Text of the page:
Monday, 14 December 2020

George Robey - Sir George Edward Wade, CBE (1869 – 1954) stage name George Robey

With thanks to Historian Debbie Cameron for finding this poem by George Robey

George Robey was an English comedian, singer and actor in musical theatre and music hall - I had heard of him but never knew he wrote poems.

During the First World War, in addition to his performances in revues, George raised money for many war charities and was appointed a CBE in 1919.  He became famous in musical revues during and after the First World War, particularly with the song "If you were the only Girl in the World”.  The song, popular during WW1, was composed by Nat D. Ayer with lyrics by Clifford Grey specially for the musical revue “The Bing Boys Are Here”, which premièred on 19 April 1916 at the Alhambra Theatre in Leicester Square, London. The song was originally performed as a duet between Lucius Bing, played by George Robey, and his love interest, Emma, played by Violet Loraine and was published in 1916 by B. Feldman & Co. and republished in 1946. In the early months of 1954, a knighthood was conferred on Robey by Queen Elizabeth The Queen Mother.  He died on 29th November 1954.

This poem, entitled, 'A Tommy's Appreciation of Victoria Station Free Buffet' and written by George Robey, set the scene in Victoria Station, London, UK where weary Tommies arrived after a long journey.  Staffed mainly by middle and upper class women, the WW1 buffets in stations were a war charity close to the heart of high society magazines such as “The Tatler”.  Money also came from theatrical fundraisers such as George Robey, who adopted the buffet as one of his charities putting on matinee variety performances at the Coliseum, generously donated by the theatre impresario Oswald Stoll for the afternoon.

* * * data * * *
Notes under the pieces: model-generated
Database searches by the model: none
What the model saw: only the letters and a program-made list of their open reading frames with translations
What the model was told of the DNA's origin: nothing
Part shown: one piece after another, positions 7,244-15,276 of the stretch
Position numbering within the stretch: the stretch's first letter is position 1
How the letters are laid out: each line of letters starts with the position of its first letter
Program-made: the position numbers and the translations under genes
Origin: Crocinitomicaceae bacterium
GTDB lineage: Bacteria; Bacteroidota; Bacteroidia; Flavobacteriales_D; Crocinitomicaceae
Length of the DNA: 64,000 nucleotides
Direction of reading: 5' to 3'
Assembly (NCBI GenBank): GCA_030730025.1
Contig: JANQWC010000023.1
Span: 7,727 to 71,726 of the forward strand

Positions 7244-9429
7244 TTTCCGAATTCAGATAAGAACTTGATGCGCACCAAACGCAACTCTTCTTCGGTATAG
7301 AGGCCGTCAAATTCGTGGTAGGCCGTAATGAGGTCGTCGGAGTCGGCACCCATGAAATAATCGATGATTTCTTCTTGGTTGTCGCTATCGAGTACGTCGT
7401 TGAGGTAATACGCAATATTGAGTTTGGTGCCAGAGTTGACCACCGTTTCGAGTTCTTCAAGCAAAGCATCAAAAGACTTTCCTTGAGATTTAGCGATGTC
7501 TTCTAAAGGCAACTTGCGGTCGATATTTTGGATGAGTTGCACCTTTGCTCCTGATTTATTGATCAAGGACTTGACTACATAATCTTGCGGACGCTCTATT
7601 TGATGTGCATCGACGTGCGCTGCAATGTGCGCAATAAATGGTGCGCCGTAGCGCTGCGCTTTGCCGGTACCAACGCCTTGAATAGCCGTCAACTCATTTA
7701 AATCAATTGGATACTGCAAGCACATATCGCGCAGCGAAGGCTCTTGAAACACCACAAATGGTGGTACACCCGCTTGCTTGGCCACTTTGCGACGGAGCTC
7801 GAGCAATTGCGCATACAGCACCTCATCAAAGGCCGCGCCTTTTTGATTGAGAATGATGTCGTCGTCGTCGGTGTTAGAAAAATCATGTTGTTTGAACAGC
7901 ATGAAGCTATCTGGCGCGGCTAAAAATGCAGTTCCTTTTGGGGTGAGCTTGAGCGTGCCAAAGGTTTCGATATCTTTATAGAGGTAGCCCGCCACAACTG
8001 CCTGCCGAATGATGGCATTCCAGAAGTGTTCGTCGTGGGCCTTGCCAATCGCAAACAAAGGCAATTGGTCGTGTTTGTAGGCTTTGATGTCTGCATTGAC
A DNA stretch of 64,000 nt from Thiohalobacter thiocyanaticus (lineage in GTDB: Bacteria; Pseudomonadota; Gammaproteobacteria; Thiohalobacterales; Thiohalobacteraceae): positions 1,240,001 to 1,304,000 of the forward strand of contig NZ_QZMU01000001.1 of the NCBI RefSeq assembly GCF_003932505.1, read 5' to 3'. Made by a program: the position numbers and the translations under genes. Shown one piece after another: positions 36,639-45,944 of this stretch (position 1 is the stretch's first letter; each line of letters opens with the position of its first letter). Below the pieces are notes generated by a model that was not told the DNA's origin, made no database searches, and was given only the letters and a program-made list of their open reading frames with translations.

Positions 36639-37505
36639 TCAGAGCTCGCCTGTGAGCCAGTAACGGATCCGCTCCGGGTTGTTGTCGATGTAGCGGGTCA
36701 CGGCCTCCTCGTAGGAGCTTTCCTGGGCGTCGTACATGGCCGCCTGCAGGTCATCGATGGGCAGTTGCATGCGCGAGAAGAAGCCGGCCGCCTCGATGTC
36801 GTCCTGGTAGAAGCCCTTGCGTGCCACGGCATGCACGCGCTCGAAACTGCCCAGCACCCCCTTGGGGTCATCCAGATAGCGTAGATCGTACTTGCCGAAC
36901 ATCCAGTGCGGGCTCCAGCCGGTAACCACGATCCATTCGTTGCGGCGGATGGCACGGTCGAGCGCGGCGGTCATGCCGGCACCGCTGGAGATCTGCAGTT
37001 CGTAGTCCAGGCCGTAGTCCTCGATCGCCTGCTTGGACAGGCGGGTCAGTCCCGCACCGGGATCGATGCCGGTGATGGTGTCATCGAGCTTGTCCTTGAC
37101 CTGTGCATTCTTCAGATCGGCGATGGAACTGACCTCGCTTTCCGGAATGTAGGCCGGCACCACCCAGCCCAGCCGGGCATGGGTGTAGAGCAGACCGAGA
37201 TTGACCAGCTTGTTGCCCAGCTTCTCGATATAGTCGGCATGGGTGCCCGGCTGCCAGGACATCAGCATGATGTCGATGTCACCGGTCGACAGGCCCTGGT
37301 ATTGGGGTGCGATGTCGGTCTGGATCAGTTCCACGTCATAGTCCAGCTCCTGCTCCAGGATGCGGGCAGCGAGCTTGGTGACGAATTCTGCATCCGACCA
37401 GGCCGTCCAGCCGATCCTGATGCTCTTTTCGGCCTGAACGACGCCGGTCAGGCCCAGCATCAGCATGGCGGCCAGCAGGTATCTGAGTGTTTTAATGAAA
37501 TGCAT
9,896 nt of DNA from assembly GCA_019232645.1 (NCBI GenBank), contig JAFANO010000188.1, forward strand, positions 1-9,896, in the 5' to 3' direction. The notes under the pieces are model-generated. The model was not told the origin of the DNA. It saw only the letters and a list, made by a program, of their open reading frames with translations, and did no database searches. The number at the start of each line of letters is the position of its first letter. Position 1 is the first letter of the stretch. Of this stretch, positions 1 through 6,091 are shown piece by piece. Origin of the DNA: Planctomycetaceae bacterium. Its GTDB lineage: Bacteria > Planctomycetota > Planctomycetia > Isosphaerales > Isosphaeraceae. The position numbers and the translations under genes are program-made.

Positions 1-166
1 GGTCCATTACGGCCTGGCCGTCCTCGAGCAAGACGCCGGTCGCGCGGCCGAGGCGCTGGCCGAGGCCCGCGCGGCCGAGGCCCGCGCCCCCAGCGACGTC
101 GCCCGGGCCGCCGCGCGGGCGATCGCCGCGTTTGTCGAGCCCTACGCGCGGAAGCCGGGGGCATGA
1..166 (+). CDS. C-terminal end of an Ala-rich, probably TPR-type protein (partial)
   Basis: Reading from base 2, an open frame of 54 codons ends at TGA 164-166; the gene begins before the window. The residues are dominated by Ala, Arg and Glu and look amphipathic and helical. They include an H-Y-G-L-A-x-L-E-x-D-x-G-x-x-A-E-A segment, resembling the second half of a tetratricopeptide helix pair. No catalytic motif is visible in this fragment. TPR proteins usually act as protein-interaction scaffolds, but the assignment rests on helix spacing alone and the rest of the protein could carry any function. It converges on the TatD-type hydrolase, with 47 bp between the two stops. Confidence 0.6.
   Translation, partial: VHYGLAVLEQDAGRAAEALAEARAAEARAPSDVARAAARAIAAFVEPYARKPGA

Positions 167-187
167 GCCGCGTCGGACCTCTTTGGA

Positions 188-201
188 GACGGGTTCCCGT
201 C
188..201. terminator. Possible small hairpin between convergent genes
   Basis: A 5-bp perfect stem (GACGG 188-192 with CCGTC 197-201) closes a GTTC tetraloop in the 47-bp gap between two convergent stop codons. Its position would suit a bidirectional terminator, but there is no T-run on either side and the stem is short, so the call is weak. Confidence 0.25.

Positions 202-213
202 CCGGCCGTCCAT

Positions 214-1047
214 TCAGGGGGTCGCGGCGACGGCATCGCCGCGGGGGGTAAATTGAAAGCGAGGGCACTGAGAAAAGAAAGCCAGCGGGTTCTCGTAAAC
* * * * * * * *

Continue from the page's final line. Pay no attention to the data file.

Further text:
"A Tommy's Appreciation of Victoria Station Free Buffet"

''Ave you ever struck London at two in the morn?

Lor' love a duck - ain't it cold!

When you're dying for something to drink as is warm,

But it ain't to be bought - not for gold'


They're ladies, they are: us, an' REEL ladies, too -

Servin' cawfee and cake to the swaddies.

An' they're there all the night, with a kind word or two -

Lor' - they must have eight 'earts in their bodies.

I've never seen 'eaven - an' don't s'ppose I will -

I'm just doin' MY bit - for the Nation,

An' I ain't seen an angel, but I'd like to bet

That they're just like them gels in the station.

I says to one lady there - "Pardon me, mum,

But who's payin' for all this 'ot drink?"

She says, "Tommy, my lad - it's the Public who pays -

I SHOULD say, those of 'em who THINK!"

Well, whatever they've give - if it's pennies or quids,

As sure as the Lord's up above 'em,

Their names'll be writ in the Good Book some day,

An' all we can say is - "Gawd luv 'em!"

Photos: Robey (left), Violet Loraine and Alfred Lester in costume for “The Bing Boys Are Here” (1916) and Victoria Station Buffet WW1